Academic journal article North American Journal of Psychology

Behavioral Problems of Adolescents from Returned Portuguese Immigrant Families

Academic journal article North American Journal of Psychology

Behavioral Problems of Adolescents from Returned Portuguese Immigrant Families

Article excerpt

Given the ethnic diversity in our world today, the concept of acculturation has become increasingly important. Acculturation is the phenomenon of attitudinal, value, and behavioral changes of individuals who come into continuous contact with another culture (Redfield, Linton & Herskovits, 1936). The criterion for acculturation is the presence of bicultural influences, regardless of the relative strengths of the two cultures. Thus, one possible scenario is in an immigrant setting, where a person migrates into another culture. Another possible scenario is in a society of origin setting, where a migrant returns. Although there is a growing body of research on acculturation in immigrant settings, society-of-origin settings have not received much research attention (Martin, 1984; Tamura & Furnham, 1993; Ward, Bochner, & Furnham, 2001).

In this paper we seek to deepen understanding of return migration by undertaking an analysis of behavioral problems among Portuguese adolescents with immigrant families returned from France. Adaptation, varying from well-adapted to maladapted, is the long term outcome of psychological acculturation (Berry, 1997). Ward and colleagues have distinguished between two components of adaptation. Psychological adaptation refers to psychological well-being or good mental health and satisfaction in a new cultural context, whereas sociocultural adaptation relates to learning new social skills to interact within the new culture, dealing with daily problems of living, and effective carrying out of tasks (Ward et al., 2001). In this study, we will examine failed attempts at one kind of sociocultural adaptation: behavioral problems.

In France there is a considerably dense Portuguese community (Neto & Mullet, 1998). Although this community in France has assumed relative importance since the end of the 1st world war, the great migratory flux started in the 60's. In 1963 the legal exits to France overtook those to Brazil (15,223 against 11,281), marking the end of a long standing tendency that had continued for a few centuries.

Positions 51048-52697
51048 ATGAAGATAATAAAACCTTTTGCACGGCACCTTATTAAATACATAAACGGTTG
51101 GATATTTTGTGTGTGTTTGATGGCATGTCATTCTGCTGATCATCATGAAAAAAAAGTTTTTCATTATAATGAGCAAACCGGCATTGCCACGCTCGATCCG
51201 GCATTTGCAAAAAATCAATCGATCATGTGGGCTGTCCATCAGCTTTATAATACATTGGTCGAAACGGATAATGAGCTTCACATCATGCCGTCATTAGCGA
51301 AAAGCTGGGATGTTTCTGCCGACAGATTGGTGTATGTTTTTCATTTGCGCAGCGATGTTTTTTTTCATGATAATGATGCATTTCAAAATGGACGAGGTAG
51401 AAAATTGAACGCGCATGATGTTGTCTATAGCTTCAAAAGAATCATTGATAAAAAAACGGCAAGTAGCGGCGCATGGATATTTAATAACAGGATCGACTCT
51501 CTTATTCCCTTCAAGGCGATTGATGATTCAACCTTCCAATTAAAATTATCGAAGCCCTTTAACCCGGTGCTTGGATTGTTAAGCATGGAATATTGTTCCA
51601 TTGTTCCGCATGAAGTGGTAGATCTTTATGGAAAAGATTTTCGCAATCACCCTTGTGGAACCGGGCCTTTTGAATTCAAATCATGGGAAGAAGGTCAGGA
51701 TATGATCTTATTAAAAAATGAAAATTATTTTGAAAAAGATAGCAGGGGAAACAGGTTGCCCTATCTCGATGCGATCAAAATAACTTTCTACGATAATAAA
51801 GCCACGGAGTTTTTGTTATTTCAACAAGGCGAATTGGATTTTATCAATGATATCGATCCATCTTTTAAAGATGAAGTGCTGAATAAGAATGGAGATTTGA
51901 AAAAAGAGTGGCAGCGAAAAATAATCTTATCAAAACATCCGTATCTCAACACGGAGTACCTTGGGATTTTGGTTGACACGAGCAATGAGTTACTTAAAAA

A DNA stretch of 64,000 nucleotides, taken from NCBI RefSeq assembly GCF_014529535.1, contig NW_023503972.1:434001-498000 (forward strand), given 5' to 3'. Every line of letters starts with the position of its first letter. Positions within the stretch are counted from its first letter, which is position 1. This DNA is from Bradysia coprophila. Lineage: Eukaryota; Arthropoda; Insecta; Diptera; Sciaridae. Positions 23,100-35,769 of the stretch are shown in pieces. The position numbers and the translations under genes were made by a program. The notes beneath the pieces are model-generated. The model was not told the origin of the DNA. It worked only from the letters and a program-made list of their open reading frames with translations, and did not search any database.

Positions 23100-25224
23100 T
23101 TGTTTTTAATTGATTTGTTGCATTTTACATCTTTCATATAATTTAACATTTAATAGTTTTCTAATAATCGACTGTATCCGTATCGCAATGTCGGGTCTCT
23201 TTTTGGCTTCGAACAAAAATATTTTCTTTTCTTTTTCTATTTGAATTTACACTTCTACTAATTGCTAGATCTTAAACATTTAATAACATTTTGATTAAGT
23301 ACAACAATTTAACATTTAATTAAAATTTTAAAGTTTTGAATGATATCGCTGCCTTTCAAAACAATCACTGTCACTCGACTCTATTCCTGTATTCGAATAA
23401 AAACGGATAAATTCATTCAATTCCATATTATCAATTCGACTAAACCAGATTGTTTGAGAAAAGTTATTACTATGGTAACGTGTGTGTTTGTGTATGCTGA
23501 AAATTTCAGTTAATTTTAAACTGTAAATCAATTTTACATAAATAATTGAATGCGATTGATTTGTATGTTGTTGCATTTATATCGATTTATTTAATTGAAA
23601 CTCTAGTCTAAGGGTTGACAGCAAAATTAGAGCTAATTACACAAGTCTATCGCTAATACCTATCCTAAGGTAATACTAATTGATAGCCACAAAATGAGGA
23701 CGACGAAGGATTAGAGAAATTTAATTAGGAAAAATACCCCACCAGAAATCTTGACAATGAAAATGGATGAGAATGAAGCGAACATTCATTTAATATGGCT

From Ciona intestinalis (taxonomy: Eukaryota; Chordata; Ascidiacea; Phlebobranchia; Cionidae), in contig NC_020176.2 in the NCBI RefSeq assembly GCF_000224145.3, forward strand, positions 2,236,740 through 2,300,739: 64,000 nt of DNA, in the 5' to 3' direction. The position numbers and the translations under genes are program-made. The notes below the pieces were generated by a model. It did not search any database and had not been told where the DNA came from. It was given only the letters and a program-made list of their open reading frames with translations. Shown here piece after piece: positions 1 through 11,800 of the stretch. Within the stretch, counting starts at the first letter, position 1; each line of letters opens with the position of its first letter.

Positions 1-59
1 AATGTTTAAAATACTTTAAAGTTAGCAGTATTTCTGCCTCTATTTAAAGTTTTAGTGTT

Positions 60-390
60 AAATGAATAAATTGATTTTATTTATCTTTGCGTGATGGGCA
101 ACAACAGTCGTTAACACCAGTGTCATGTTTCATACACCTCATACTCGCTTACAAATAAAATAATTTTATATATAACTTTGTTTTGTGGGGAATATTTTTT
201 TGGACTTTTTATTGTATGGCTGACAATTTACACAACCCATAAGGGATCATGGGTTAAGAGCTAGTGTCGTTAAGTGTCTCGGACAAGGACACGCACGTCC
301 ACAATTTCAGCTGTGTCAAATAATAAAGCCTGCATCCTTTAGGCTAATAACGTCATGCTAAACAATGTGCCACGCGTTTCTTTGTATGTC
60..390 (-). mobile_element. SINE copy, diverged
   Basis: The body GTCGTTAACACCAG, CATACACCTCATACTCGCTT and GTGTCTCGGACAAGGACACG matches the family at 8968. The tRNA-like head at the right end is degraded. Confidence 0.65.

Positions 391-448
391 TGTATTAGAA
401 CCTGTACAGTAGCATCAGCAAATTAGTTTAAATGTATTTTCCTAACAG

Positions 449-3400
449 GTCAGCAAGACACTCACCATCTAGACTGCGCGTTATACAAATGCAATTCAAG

The purpose of this investigation was two-fold. The first objective was to examine whether an immigrant background had an effect on behavioral problems. For Phinney and Alipuria (1996), one basic question about bicultural individuals is whether they are confused outsiders or special individuals with a broader understanding. The "marginal man" conceptualization (Park, 1950; Stonequist, 1961) is still guiding research. Park's view was that, with migration and the loosening of bonds to his original culture, the marginal man - a person at the edge of two cultures - becomes "the individual with the keener intelligence, the wider horizon, the more detached and rational viewpoint" (Park, 1950, pp. 375-376). In contrast, Stonequist (1961) viewed the marginal man as a person caught between two cultures, never fitting in.

Until recently, the dominant western view of the multiethnic person was consistent with that of Stonequist. Multiethnic people have been portrayed as troubled and anxious outsiders who lack a clear identity. However, the results of recent empirical research have indicated that multiethnic individuals are at no psychological disadvantage in comparison to monoethnic individuals (Neto & Barros, 2007; Phinney & Alipuria, 1996; Sam & Virta, 2003). In the present study I will present research comparing one indicator of sociocultural adaptation, behavioral problems of adolescents from returned Portuguese immigrant families and young Portuguese living in the same country without migratory experience. Although several studies have suggested that immigrant and other ethnic youth are overrepresented in official crime statistics (e.g., Hofer & Tam, 1991), the use of self-reported delinquency suggests otherwise (Junger-Tas, Terlouw, & Klein, 1994). These studies indicate that immigrant youth either do not differ from their national peers or when they do differ, they often report lower levels of delinquency. …

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